I doubt that very many women can say that they got their old body back during pregnancy. Certainly nothing of the kind happened to me the first time around; by this point in my last pregnancy I’d gained something close to forty pounds and chopped off all my hair. Although I was ten years younger, I can’t pretend I looked terribly good while with child. This time, oddly, I’m kind of pleased by how I look.

I wasn’t expecting much. I got pregnant shortly after stopping a major course of prednisone, which had put an alarming amount of weight on me. I didn’t really recognize the person I saw in the mirror, and it was frightening. I fully expected an enormous pregnancy weight gain that would never really come off, followed by a post-partum and MS-related inability to do any real working out to leave me moaning over pictures of my former self. Instead, over the past month, I’ve somehow gone back to looking much like I always used to, except of course I look like I’m carrying a pillow under my dress.

Apparently, the steroid weight will drop off, pregnant or not. I’ve actually only gained about four or five pounds this pregnancy, something that worried me until my doctor explained that a twenty-five-pound chemically-induced weight gain in the months before conception probably had to be taken into account.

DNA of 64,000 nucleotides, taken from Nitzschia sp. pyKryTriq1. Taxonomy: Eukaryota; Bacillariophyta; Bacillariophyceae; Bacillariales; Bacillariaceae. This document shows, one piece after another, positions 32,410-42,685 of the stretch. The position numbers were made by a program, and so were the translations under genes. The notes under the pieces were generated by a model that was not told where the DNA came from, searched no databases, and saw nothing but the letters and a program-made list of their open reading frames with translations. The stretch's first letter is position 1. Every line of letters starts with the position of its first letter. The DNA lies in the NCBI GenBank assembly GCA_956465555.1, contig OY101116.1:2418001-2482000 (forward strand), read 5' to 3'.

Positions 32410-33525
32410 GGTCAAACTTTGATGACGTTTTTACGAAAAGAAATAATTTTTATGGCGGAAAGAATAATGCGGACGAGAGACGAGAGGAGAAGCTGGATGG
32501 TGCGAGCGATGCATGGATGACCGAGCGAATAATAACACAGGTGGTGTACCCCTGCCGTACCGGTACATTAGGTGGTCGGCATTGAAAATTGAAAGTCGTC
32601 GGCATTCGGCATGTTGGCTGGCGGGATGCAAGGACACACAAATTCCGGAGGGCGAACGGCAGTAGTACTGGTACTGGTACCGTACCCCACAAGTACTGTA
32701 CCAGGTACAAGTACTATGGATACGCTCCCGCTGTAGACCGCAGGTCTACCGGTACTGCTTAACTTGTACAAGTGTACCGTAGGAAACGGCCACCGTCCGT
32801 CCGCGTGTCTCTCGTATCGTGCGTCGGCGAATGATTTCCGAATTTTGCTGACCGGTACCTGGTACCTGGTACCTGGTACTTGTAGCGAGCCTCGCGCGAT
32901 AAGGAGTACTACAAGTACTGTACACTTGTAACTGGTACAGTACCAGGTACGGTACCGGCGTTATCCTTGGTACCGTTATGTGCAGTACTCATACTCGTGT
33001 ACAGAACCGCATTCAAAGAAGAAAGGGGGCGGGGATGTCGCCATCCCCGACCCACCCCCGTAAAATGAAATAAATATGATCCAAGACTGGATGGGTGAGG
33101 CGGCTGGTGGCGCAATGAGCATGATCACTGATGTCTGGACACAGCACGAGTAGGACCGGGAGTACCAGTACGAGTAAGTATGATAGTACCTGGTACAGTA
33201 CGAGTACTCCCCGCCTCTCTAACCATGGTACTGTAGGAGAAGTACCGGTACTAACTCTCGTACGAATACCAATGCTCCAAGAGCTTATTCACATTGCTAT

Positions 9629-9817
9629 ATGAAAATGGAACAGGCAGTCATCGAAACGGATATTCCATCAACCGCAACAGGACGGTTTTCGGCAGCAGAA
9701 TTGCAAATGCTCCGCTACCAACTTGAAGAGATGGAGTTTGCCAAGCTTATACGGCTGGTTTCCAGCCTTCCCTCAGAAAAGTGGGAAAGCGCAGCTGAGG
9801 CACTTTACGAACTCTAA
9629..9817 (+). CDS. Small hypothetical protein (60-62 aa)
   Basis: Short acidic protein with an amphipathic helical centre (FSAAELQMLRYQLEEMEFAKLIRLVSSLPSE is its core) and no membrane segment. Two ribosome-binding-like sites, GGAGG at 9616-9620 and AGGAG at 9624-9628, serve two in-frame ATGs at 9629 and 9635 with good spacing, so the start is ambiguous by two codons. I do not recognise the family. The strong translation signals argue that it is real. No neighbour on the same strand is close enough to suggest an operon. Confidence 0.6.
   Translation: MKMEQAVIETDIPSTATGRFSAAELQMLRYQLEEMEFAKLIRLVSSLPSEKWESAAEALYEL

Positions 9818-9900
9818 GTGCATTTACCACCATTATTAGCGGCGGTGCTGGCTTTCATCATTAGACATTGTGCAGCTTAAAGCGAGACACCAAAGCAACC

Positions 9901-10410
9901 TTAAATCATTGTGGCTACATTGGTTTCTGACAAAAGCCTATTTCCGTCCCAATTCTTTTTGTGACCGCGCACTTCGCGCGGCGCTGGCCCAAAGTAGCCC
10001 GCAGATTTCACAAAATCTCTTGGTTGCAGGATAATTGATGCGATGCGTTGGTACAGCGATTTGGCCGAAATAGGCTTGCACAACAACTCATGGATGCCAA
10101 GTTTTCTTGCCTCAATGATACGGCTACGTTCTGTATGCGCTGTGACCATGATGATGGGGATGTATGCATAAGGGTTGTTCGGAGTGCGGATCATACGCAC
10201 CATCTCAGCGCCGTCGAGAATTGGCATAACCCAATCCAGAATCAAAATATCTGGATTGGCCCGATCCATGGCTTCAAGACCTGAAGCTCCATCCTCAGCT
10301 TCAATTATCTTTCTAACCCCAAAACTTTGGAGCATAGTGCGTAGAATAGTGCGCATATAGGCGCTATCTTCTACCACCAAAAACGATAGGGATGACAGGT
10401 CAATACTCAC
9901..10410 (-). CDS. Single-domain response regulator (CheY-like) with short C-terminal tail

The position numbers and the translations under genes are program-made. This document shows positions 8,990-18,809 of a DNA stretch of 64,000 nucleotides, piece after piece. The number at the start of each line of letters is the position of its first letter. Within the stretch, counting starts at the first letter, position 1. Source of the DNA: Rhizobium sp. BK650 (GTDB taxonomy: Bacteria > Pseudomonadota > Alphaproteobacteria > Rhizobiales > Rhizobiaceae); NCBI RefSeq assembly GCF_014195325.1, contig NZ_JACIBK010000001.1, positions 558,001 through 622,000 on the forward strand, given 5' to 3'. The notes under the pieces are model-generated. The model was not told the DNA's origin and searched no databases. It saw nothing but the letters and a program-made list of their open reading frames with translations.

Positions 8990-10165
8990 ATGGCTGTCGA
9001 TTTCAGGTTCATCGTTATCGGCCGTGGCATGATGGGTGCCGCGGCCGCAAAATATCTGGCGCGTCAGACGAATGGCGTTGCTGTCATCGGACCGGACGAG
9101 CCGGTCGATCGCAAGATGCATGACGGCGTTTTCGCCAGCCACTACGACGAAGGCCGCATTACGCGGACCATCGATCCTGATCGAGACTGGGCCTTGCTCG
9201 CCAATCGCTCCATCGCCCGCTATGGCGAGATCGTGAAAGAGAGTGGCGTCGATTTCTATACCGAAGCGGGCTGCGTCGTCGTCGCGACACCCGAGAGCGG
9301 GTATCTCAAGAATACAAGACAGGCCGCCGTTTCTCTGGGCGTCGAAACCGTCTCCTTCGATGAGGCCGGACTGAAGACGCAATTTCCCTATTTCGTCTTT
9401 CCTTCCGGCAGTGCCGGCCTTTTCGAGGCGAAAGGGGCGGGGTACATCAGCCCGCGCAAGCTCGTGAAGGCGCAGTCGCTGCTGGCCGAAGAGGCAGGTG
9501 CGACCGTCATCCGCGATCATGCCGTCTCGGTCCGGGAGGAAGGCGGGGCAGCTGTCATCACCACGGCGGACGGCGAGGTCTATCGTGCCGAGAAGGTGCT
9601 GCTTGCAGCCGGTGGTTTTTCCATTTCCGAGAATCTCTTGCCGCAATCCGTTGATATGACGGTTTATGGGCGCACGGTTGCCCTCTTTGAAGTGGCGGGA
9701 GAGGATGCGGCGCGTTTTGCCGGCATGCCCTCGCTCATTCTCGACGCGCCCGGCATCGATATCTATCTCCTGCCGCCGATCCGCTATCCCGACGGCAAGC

All this is a very roundabout way of saying that when I finally let my husband take some of the dreaded “belly shots” of late pregnancy, I was actually pleasantly surprised.

Of course, lest we get too full of ourselves while the growing child is nicely covered with a scarf, a straight-on view might tell a different story–may I remind you that there is an entire child in there (who, I just discovered today, already has fingernails).

I literally have not allowed pictures of me to be taken for nearly a year, other than the few full-face closeups I’ve taken with my new camera this past week. Can I be a girl for a moment, please? It’s awfully nice to have cheekbones again.

From what I’ve discussed with the doctor, some form of physical therapy will begin about six months after I give birth, once I get through the early phase of heightened risk of relapse. Since I plan on nursing, I’m going to be more or less limited to gamma globulin infusions to lower that risk, and anything that raises core temperature would be a bad idea. Still, as I come up on a year post-diagnosis, I suddenly find myself thinking about the things I can do rather than those I can’t. And so swimming will probably replace running and I may be able to start iaido or another solitary weapon form. It’s just a matter of getting over a certain amount of wounded pride. I spent most of my early twenties being attractively frail, and the discovery of strength a few years ago was fairly life-altering. Of course, so was the panic, when that strength inexplicably disappeared along with balance and energy.

In a strange way, I think pregnancy has been a good body-reclaiming tool. It’s given me a sort of languidness instead of a bone-deep lassitude, and a shape that makes sense (Pregnant Woman rather than Steroid Balloon). I’ve also regained a sex drive, which helps. They say that each pregnancy irrevocably changes your body; I’m just hoping that this change might take me more easily through the transition of figuring out what, exactly, my body can and can’t do.